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The New Era and Carry On
by [?]

The Commandant of the Marine Hospital was at his desk, working hard, when the door of the room was flung open and the Officer of the Day rushed in.

“Sir,” he exploded, “the New Era has come.”

“Very likely, Mr. Corker,” answered the Commandant. “It has been coming continually since the world began. But is that any reason why you should enter without knocking, and with your coat covered with bread-crumbs and cigarette-ashes?”

So the Officer of the Day went outside, brushed his coat, knocked at the door, and awaited orders.

“Mr. Corker,” said the Commandant, “have the kindness to bring me your report on the condition of yesterday’s cases, and let me know what operations are indicated for to-day. Good morning. Orderly, my compliments to the Executive Officer, and I wish to see him at once.”

When the Executive Officer arrived, he began:

“Sir, the New Era–“

“Quite so, Mr. Greel, but you understand this Hospital has to carry on as required in any kind of an era. How many patients did we receive yesterday? Good. Have we enough bedding and provisions? Bad. Attend to it immediately, and let me know the result of your efforts to remedy a situation which should never have arisen. The Navy cannot be run on hot air.”

As the Executive Officer went out he held the door open for the Head Nurse to pass in. She was a fine, upstanding creature, tremulous with emotion.

“Oh, Doctor,” she cried, “I simply must tell you about the New Era. Woman Suffrage is going to save the world.”

“I hope so, Miss Dooby, it certainly needs saving. Meantime how are things in the pneumonia ward?”

“Two deaths last night, sir, three new cases this morning. Oxygen is running short: no beef-tea or milk. Five of my nurses have gone to attend conventions of woman–“

“Slackers,” interrupted the Commandant. “Put them on report for leaving the ship without permission. I shall attend to their cases. Fill their places from the volunteer list. Be so good as to send the head steward here immediately.”

“I’m very sorry, Sir,” said the steward, “but ye see it’s just this way. The mess-boys was holdin’ a New Era mass-meetin’, and the cook he forgot–“

“Milk and beef-tea!” growled the Commandant as if they were swear-words. “What the devil is this new influenza that has struck the hospital? Steward, you will provide what the head nurse requires at once. Orderly, my cap, and call Mr. Greel to accompany me on inspection.”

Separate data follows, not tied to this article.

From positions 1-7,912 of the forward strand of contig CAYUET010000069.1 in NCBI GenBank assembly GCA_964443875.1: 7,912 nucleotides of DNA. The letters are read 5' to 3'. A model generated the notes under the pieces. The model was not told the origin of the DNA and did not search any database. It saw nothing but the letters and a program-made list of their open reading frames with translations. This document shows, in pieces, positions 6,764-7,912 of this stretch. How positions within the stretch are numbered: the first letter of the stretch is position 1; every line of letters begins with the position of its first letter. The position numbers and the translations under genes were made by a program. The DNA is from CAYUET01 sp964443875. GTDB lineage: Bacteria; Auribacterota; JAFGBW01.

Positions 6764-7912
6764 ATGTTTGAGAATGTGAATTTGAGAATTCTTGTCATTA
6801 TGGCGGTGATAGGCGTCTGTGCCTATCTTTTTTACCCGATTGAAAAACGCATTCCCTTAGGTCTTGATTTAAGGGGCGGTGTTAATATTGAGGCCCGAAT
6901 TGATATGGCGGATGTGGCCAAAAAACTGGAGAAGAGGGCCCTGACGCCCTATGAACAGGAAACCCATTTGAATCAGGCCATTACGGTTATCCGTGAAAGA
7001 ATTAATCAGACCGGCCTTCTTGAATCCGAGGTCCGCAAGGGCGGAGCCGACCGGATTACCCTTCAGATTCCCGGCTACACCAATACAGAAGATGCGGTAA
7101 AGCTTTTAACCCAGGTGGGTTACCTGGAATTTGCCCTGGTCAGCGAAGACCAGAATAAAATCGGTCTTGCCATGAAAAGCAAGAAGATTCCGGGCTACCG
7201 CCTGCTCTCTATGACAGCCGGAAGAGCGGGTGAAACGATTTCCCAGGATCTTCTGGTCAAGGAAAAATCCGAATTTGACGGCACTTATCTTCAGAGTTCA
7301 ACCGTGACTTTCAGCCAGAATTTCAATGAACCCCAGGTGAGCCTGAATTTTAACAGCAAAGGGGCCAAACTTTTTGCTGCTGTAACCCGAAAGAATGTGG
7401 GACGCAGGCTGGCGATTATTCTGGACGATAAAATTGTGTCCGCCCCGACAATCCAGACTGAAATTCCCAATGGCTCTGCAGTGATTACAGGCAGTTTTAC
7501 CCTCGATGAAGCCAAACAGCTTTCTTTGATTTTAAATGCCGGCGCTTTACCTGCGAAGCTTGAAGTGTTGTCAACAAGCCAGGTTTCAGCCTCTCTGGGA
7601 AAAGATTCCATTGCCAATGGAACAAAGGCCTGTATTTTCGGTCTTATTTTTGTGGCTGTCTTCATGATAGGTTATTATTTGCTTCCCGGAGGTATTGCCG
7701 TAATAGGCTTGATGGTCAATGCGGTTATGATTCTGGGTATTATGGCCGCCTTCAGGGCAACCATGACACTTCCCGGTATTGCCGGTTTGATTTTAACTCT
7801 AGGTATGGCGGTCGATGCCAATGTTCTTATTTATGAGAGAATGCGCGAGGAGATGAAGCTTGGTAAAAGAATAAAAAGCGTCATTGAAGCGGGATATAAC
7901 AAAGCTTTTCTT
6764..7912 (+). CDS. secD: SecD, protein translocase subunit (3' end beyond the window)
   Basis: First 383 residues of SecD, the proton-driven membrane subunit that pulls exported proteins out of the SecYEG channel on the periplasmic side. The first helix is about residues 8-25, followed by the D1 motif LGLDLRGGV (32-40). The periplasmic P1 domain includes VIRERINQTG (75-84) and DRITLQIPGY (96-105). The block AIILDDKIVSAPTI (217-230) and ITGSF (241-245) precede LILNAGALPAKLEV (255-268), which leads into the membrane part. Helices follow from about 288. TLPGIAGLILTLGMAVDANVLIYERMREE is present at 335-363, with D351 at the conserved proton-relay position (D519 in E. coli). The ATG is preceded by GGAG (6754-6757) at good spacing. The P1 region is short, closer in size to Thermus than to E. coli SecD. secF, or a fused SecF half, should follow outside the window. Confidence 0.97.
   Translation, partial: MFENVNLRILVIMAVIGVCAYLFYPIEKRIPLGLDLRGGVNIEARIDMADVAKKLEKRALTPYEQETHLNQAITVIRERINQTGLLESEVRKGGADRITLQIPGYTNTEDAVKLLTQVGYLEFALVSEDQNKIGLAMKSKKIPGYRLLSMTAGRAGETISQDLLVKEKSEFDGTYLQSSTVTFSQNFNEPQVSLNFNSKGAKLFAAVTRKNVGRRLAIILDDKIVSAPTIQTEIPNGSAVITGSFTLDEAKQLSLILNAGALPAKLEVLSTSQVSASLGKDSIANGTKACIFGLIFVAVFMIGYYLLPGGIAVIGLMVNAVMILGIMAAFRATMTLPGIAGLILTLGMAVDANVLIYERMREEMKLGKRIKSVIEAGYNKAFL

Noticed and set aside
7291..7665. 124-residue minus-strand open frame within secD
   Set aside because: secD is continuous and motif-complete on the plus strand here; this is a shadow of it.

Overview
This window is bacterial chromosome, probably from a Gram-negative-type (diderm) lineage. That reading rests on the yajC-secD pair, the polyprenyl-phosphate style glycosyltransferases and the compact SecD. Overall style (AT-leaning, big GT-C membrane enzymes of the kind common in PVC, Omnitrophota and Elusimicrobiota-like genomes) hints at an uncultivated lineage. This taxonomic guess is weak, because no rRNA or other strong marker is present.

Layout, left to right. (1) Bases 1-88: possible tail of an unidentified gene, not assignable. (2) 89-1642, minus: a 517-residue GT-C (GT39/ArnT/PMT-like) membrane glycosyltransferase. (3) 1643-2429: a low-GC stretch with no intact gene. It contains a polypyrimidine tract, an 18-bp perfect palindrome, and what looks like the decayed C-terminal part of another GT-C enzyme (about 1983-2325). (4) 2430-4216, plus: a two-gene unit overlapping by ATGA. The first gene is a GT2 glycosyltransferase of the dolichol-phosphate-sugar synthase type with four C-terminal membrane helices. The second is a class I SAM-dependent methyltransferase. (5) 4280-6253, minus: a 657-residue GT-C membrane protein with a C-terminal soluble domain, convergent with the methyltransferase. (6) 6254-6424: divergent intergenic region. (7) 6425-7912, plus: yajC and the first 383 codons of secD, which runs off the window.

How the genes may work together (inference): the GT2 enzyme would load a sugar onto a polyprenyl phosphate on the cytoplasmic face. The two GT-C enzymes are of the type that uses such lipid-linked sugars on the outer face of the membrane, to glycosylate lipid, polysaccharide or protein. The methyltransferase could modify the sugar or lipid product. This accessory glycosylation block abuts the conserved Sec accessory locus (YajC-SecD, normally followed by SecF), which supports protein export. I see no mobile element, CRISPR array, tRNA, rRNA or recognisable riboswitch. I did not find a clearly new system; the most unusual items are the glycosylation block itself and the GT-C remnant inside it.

In the galley the fires were out, the ovens cold, the soup-kettles empty, and all the cooks, dish-washers, and scrubbers were absorbing the eloquence of the third assistant pie-maker, who stood on an empty biscuit-box and explained the glories of the one-hour day in the New Era.

‘”Tenshun!” yelled the Orderly, and the force of habit brought the men up, stiff and silent. The Commandant looked around the circle, grinning.

“My word!” he cried, “what a beautiful sight! What do you think this is–a blooming debating society? Wrong! It’s a hospital, with near a thousand sick and wounded to take care of. And it’s going to be done, see? And you’re going to help do it, see? No work–no pay and no food! Neglect of orders means extra duty and no liberty –perhaps a couple of twenty-four-hour days in the brig. That’s the rule in all eras, see? Now get busy, all of you. Chow at twelve as usual. Carry on, men.”

“Aye, aye, sir,” they answered cheerily, for they were weary of the third assistant pie-maker’s brand of talk and felt the pangs of healthy hunger.

Then came the second engineer, out of breath with running, followed by two or three helpers.

“Fire, captain,” he gasped, “fire in the fuel-room–awful blaze–started in the wood box–cigarette–we were just settin’ round talkin’ over what we were goin’ to do in the New Era, an’ the first thing we knew it was burnin’ like–“

“The New Era,” snapped the Commandant, “and be damned to it! Sound the fire-call. All hands to quarters. Lead along the hose. Follow me,” he cried, hurrying forward through the gathering smoke, “this ship must be saved.”